تصمیم گیری در اکتشاف نفت و گاز در منطقه قطب شمال؛ مورد مطالعه دریای بارنتز نروژ
|کد مقاله||سال انتشار||مقاله انگلیسی||ترجمه فارسی||تعداد کلمات|
|20108||2009||11 صفحه PDF||سفارش دهید||محاسبه نشده|
Publisher : Elsevier - Science Direct (الزویر - ساینس دایرکت)
Journal : Safety Science, Volume 47, Issue 6, July 2009, Pages 832–842
This paper addresses how risks to the environment in the Arctic are handled in decisions regarding the exploration for petroleum resources. An exploration well in the Norwegian Barents Sea is used as a case to demonstrate how environmental risks are assessed together with technical and economic considerations in the Oil Company’s decisions to enter into a new area and drill a well. The paper outlines environmental challenges in petroleum activities in the Arctic, the different roles of the Authorities and Oil Companies in decisions about petroleum activities, and the Oil Company’s tools and decision criteria used in addressing risks in the decision making. It is concluded that environmental and associated reputation risks are not a major issue at the strategic level in the Oil Company, since the most controversial areas in the Norwegian Arctic offshore have already been kept out of the exploration acreage by the authorities. Risks and uncertainties penetrate every aspect of the exploration of petroleum resources, and environmental risks are not unique in this sense. The Oil Company has established technical and economic tools and decision criteria to address them, and the mitigation of environmental risks becomes an element in the technical and economic analyses that affect detailed design and operational procedures. Mitigation measures such as the minimization of discharges to the sea (the so-called “zero-discharge” policy) and oil spill contingency planning are dimensioned to meet authority requirements and expectations rather than on strict risk acceptance considerations. A significant concern is to avoid delays in the permit granting process.
Since the start of the petroleum activities in Norway at the end of the 1960s, Norwegian industry has developed considerable resources and competence to explore, develop and produce oil and gas fields. Today, the Norwegian Continental Shelf is by and large a mature petroleum area. In 2006, only about 12% of the produced petroleum reserves were replaced by new findings (Norwegian Petroleum Directorate, 2007). The oil production peaked in year 2000 and has declined by 25% between 2000 and 2006. The gas production continues to increase. This development will in the future have large impact on employment and value creation in the Norwegian oil industry. Both the Norwegian oil companies and the supplier industry have at an early stage identified this trend and are seeking business opportunities in new areas. Internationally, the Norwegian oil industry is facing significant challenges. World wide, the finding of new petroleum reserves does not match the increasing demand, not the least from developing nations such as China and India. The Independent Oil Companies (IOCs) are seriously limited in their possibilities to operate in many countries due to privileged National Oil Companies (NOCs) or political insecurity. There is an ever-increasing competition for the limited new petroleum resources that in practice are available to the IOCs. The US Geological Survey (USGS) expects 24% of the World’s remaining undiscovered petroleum resources to be located in the Arctic (USGS, 2000). Petroleum activities in this area have, however, for decades been hampered by a high cost level and significant public resistance (USGS, 2000). This situation is about to change. The high oil prices during the last years and the increasing competition for new petroleum resources have evoked the IOCs’ interest for especially the Arctic offshore. It has been a natural step for the Norwegian oil industry to expand into the Arctic offshore, as 30% of the undiscovered Norwegian petroleum resources are expected to be in the Barents Sea. The country’s advanced offshore oil industry and location in the “High North” are also expected to be competition advantages internationally.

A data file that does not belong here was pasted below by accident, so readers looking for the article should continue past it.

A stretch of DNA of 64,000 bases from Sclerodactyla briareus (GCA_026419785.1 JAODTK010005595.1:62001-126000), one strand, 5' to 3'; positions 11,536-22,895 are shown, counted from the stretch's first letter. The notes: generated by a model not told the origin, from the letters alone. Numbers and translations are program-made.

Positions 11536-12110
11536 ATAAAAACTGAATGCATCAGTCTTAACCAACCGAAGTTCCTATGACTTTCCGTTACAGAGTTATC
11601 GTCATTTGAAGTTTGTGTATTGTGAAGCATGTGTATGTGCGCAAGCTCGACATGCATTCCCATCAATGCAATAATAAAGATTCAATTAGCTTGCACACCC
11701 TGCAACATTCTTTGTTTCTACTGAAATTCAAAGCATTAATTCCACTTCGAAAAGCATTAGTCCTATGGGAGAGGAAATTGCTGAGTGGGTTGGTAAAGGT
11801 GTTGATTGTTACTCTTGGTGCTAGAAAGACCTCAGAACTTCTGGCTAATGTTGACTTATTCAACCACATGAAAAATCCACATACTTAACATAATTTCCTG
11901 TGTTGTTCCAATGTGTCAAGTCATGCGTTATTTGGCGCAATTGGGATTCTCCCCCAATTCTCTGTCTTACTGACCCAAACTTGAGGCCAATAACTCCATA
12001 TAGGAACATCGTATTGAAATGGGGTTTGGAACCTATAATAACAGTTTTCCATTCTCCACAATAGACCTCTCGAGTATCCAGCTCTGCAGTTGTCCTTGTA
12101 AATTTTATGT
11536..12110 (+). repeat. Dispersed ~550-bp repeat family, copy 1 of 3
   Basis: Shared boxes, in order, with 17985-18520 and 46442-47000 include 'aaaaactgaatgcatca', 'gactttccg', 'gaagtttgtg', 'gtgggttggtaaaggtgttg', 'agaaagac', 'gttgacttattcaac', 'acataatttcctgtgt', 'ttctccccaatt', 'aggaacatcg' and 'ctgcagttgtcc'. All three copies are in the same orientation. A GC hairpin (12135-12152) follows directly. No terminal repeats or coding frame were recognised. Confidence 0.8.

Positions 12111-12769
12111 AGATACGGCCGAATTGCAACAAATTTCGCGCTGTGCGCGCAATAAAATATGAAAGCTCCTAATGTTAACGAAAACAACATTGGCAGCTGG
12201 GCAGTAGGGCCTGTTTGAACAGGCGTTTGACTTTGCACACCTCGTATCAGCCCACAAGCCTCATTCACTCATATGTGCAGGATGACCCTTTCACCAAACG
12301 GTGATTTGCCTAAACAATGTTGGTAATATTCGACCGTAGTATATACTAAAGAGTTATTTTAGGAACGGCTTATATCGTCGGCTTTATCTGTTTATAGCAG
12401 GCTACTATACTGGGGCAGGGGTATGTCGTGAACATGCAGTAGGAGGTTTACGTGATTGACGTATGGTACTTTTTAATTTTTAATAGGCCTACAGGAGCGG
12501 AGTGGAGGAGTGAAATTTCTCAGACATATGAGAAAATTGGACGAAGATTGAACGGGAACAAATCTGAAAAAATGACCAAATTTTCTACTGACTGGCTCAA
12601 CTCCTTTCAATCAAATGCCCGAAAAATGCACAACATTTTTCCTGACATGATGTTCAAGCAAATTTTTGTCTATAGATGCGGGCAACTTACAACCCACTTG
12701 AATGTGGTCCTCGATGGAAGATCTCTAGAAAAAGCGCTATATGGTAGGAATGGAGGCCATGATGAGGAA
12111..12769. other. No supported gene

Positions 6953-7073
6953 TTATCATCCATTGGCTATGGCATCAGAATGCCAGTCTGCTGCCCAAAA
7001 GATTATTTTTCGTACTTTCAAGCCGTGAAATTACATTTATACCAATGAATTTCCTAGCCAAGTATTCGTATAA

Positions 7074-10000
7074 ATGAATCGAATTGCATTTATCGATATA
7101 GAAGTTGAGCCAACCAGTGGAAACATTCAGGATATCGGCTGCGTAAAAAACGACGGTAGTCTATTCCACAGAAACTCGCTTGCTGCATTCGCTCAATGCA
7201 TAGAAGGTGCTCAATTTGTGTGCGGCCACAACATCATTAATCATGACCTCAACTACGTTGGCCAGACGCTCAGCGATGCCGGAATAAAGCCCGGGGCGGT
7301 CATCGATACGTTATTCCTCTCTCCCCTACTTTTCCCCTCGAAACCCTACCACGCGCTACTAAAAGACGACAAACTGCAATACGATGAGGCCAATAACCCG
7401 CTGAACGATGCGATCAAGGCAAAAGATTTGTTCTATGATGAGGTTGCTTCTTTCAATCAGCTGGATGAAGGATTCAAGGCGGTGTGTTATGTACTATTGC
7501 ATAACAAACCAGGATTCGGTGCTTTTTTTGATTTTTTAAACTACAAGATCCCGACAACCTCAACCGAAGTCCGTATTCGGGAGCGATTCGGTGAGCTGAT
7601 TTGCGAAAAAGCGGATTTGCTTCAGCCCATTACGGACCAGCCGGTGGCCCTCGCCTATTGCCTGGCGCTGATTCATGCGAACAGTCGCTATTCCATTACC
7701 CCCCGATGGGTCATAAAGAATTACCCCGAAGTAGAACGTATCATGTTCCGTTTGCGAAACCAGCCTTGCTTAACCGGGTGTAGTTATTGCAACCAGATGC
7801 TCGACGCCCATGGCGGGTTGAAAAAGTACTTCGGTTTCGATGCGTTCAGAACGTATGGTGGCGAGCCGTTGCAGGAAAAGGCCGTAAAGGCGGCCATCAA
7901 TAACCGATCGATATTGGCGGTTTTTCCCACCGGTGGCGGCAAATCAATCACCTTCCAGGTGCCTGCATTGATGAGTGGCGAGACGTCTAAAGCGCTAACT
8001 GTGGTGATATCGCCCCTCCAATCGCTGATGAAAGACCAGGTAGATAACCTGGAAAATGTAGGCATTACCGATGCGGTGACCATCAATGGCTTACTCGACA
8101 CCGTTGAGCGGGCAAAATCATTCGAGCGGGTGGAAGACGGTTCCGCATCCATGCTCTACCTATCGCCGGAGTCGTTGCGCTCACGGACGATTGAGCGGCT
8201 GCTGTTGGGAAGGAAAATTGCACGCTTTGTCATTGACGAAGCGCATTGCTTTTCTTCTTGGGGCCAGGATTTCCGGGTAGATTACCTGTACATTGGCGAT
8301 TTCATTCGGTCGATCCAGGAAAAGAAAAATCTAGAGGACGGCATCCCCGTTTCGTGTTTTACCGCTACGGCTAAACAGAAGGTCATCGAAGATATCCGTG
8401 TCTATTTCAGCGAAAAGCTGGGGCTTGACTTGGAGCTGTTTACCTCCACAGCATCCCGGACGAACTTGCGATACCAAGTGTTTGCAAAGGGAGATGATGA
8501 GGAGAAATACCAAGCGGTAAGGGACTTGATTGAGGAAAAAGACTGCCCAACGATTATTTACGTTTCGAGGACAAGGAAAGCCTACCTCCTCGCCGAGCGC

نتیجه گیری انگلیسی
Risks and uncertainties penetrate every aspect of an exploration process, environmental risk being one of many aspects, and management are accustomed to addressing these. Environmental risks may have significant cost and schedule impacts. They may affect economics and may stop or delay a drilling plan. HSE is, however, not a major issue at a strategic level in the Corporate decision making, partly because the environmentally most controversial areas on the Norwegian Continental Shelf have already been screened out by authority assessments. During the well delivery phase environmental risks are addressed at a technical level and determine detail design and operations procedures. For potentially contentious projects, like the case described here, risk of delay in the permit granting process is a major project risk which may be mitigated by exceeding the formal authority environmental requirements.